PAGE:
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Car Buying Tips

So You're Shopping For A Car

(ARA) - For many Americans, a car is the second largest purchase they make. Advertisers devote millions of dollars to convince us that we deserve to own the hottest set of wheels. The same people who used to yell, "I want my MTV!" are now shouting, "I want my SUV!"

But step inside a dealership, and confident car shoppers are like deer in headlights when confronted by aggressive sales people, confusing financing decisions and a fear of buying more than they can afford., the Web site for the three out of four Americans who hate financial planning, can help sort out the financial aspects of buying and leasing cars. While you crave an SUV, you may discover that the cost of insuring it and filling its huge gas tank will blow your budget off the road.

IHFP offers the following tips to make sure you don't get caught in the headlights:

Get Your Records Straight

One of the first steps in financing a car is to get a grip on your credit rating. Unless you intend to pay with cash, you will have no secrets from the car dealership, finance company or auto insurer. A poor credit history can result in a higher interest rate or even loan disqualification. Also, bad marks on your credit could flag you as an insurance risk, translating into higher premiums.

"There are numerous resources available to help you understand and manage car financing," says Suzanne Hunstad, of "Armed with knowledge, you can determine if your loan will be approved, and at what interest rate, and also catch any glitches that could be making your credit history look worse than it is." Hunstad suggests contacting the major credit reporting agencies to obtain your credit report and taking steps to clean it up if necessary.

Cut Your Premiums Down To Size

Before you buy a car, find out what it will cost to insure it. Get car insurance quotes and calculate your insurance needs on the Internet. Each state has different requirements when it comes to auto insurance, and we'll leave it up to you to learn what your state requires. But every state has some sort of financial responsibility law that says you need to take care of any accidents you might have.

To Buy Or Lease, That Is The Question

When you lease, you're paying to use a car. Your payments cover the cost of the vehicle's depreciation while you drive it, rather than its purchase price. If driving a new car is more important to your lifestyle than owning one, leasing is definitely for you. However, if you put a lot of miles on a car every year, it may end up being smarter for you to buy. Consider your personal expectations and financial situation when reviewing the pros and cons of each:

Buying Offers:

A chance to trade in that old clunker.

Ownership and equity in the car.

Control of your wheels. If you want to add eight speakers or take out the backseat, go ahead.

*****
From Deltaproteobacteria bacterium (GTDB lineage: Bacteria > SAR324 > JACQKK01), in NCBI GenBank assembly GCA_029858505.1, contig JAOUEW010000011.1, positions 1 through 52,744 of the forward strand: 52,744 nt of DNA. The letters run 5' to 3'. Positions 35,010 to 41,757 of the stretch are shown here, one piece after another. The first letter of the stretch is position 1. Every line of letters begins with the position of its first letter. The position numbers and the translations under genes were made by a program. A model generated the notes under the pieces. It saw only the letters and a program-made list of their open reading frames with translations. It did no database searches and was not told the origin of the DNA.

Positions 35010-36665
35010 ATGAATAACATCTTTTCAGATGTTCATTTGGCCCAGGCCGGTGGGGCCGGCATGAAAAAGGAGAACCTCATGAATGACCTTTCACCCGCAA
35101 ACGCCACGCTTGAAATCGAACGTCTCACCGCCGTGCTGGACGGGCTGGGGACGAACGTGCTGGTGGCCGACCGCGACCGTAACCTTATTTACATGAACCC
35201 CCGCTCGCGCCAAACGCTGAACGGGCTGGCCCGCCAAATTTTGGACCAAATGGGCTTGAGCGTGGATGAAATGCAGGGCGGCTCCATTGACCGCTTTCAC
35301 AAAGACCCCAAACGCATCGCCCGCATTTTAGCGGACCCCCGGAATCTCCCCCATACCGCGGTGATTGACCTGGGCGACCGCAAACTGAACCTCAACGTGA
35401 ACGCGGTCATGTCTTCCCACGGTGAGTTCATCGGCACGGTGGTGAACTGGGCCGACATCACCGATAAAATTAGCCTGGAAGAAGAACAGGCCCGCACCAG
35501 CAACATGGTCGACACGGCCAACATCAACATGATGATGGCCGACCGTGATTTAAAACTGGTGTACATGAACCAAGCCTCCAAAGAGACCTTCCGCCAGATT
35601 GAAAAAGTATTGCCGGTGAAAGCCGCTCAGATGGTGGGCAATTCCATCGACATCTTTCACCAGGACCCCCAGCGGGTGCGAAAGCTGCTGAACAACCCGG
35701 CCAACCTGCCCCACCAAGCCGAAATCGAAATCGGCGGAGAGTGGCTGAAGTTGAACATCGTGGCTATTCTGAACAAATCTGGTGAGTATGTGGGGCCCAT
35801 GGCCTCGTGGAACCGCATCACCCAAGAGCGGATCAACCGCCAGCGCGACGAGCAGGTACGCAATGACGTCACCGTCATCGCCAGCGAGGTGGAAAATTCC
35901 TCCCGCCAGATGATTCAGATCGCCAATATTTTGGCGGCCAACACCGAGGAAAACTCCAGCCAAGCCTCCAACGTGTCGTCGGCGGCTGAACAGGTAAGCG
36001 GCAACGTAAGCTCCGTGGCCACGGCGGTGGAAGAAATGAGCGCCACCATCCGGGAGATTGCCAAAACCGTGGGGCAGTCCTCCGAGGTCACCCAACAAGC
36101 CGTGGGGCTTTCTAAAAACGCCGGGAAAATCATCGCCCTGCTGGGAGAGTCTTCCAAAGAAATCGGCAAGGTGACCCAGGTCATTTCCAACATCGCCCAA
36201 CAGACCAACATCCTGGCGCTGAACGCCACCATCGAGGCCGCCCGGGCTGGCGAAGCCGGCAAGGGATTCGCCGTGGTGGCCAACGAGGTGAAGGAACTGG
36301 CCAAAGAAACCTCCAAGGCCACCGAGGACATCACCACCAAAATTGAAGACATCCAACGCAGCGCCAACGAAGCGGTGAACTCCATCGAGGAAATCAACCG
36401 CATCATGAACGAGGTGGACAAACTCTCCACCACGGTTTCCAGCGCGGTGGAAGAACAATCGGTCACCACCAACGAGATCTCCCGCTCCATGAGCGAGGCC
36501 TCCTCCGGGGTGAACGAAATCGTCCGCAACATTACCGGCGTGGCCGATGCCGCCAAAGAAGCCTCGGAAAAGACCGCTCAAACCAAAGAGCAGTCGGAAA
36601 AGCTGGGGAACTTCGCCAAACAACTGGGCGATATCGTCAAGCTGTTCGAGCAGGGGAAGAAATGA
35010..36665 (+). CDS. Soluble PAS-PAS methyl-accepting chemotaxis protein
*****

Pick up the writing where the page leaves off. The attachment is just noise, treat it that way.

No penalties if you don't hold up your end of the maintenance agreement, although you will want to service your car to enhance both its service to you and your ability to sell it in the future.

No mileage limits.

Payments based on the value of the car, not its depreciation. That may mean higher monthly payments than with a lease.
Leasing Offers:

A cost-effective alternative to buying a car every few years.

An affordable way to drive a car that you may not be able to afford to buy. Monthly lease payments are generally less than financing payments.

A maintenance contract that requires you to keep the car in good shape and not make any alterations to it.

A factory warranty that almost always covers the car for your entire lease, so major maintenance isn't your financial responsibility.

Annual mileage limits (about 12,000 to 15,000) with significant penalties if you put more miles on it than the lease stipulates.

Payments that may be income tax deductible if you're leasing the car for business. Ask a tax advisor for details.

Penalties if you terminate the lease earlier than agreed. Charges vary.
Financing Is The Next Step

Whether you buy or lease, be prepared to walk away from the deal if you aren't convinced you're being offered a fair price. Do some homework before you walk in -- car salespeople are amateur psychologists who'll get inside your head if you let them, all in the name of making a buck.

"If they see you drool over a leather interior or if you don't know the Kelley Blue Book value of your trade, they've got you right where they want you," Hunstad says. The Internet is a good resource for your research. Use to comparison-shop and find each model's true market value, i.e. the price of the car in your area. It's usually a different number than either the invoice price (what the dealer paid) or the sticker price (what the dealer wants you to pay).

Once you've got those numbers down, try's loan calculator to help you compare interest rates, monthly payments and overall purchase price. Don't get emotionally attached to your car salesperson or the loan officer at the car store. Keep this a business decision. Shop for the best interest rate at your local bank or credit union, or use online banking to comparison shop.

About the Author
Courtesy of ARA Content,; e-mail:

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